The system operates with an RF detector and an omni directional antenna to detect RF or other periodic signals. The information from the RF detector is communicated to a hub data transmission unit which processes the data pertaining to the signal. This information is used by the hub to schedule communications between the hub and subscriber stations so that none of the communications between hub and subscriber stations fall within the time period that a radar or other interfering pulse is present. Although there are no communications during the time period of the radar pulses, which increases overhead, the efficiency of the communications is improved. Efficiency is improved because collisions and retransmission of data that would otherwise occur, if transmissions were carried on during the radar pulses, are avoided. As a result, the overall throughput is increased because of this intelligent scheduling.

The foregoing has outlined rather broadly the features and technical advantages of the present invention in order that the detailed description of the invention that follows may be better understood. Additional features and advantages of the invention will be described hereinafter which form the subject of the claims of the invention. It should be appreciated by those skilled in the art that the conception and specific embodiment disclosed may be readily utilized as a basis for modifying or designing other structures for carrying out the same purposes of the present invention. It should also be realized by those skilled in the art that such equivalent constructions do not depart from the spirit and scope of the invention as set forth in the appended claims. The novel features which are believed to be characteristic of the invention, both as to its organization and method of operation, together with further objects and advantages will be better understood from the following description when considered in connection with the accompanying figures. It is to be expressly understood, however, that each of the figures is provided for the purpose of illustration and description only and is not intended as a definition of the limits of the present invention.

BRIEF DESCRIPTION OF THE DRAWING

For a more complete understanding of the present invention, reference is now made to the following descriptions taken in conjunction with the accompanying drawing, in which:

FIG. 1 is a diagram of an RF data transmission system using the system and method of radar detection and data flow blanking control of the present invention;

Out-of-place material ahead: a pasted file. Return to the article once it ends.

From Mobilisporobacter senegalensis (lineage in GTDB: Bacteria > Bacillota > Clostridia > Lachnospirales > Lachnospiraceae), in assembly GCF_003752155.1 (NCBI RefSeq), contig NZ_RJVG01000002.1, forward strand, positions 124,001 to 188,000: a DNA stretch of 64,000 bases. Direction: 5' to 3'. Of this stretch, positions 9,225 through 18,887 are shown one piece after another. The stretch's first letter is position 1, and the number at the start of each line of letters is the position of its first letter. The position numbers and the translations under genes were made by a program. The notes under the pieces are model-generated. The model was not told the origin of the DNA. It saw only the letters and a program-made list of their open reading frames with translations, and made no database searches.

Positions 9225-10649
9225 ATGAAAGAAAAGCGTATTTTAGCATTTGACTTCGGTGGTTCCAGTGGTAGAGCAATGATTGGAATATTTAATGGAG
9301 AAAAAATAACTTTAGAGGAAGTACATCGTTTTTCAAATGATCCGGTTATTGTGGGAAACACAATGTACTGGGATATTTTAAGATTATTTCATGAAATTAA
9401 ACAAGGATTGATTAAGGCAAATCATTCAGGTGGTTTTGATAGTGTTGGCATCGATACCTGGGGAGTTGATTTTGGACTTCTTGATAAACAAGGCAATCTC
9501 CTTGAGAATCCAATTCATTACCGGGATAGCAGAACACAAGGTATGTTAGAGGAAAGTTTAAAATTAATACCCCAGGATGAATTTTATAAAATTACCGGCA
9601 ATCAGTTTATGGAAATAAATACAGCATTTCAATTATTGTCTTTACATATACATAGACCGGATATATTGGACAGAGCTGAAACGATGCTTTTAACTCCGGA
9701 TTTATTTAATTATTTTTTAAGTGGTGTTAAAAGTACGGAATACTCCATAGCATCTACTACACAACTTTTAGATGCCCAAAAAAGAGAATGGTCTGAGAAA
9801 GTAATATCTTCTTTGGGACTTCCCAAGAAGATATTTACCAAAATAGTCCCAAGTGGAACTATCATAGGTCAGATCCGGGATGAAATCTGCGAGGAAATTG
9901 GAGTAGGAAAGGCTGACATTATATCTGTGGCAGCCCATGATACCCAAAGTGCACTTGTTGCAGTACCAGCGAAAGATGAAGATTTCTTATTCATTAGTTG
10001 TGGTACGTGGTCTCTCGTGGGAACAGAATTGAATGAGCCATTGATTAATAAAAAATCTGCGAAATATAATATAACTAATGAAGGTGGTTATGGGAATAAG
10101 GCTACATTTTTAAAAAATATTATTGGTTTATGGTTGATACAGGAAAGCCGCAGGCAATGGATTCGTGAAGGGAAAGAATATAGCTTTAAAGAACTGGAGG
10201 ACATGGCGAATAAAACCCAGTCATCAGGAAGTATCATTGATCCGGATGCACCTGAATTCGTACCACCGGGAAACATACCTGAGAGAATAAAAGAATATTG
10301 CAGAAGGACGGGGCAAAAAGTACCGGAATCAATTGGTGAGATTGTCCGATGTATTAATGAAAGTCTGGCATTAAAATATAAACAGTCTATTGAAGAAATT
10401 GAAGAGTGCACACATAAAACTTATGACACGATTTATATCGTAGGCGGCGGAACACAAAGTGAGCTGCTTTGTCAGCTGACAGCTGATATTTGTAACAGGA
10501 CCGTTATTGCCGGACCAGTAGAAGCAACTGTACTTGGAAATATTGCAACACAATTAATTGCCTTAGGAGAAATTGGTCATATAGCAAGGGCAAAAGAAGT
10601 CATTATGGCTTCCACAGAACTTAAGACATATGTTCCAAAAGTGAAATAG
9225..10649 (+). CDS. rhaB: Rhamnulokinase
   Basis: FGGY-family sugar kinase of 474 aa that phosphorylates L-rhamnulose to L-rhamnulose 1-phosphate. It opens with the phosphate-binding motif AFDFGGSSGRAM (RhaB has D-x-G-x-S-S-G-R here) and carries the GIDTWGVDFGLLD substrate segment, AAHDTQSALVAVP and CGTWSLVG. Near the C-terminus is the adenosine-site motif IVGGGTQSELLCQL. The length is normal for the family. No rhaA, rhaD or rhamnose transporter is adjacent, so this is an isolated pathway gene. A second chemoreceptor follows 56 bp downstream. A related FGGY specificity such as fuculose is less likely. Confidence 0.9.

FIG. 2 is a flow diagram showing typical operation; and

FIGS. 3 and 4 show how time slots can be skipped, shifted or rescheduled to avoid radar interference.

DETAILED DESCRIPTION OF THE INVENTION

The present invention is directed to a system and method which detects repetitive, RF signals, such as radar, and mitigates their effect on data transmission in various RF bands by blocking data transmissions for a period of time coinciding with the period of the radar signal. Turning to FIG. 1, data transmission system 10 has hub 11 (which could be one of many) and subscriber station 12, again one of many. Hub 11 is connected in a typical installation to other remotely located users (not shown) via one or more networks, such as MAN/WAN 111, Internet 112, or any other network, such as network 113, all via switch, router and/or add drop multiplexer (ADM) 110 and interface 104. These networks could be internal to an enterprise or could be connected to public or private networks either directly or via an intermediary network. Power for the hub 11 is provided via power supply 103.

Hub 11 serves to direct communications between subscriber 12 and other users over RF link RF2 between one or more hub antennas 106 and subscriber antenna 107. Transmission between these antennas can use one or more modulations, such as but not limited to, OFDM, 64QAM, 16QAM, QPSK or BPSK. At subscriber station 12, transmission to/from customer premises equipment (CPE) 109 flows, by way of example, via wall jack 108. A repetitive interferer, such as radar antenna 13 sending out RF signals RF1 impinging on antenna 106-2 causes interference with transmission between hub 11 and subscriber 12.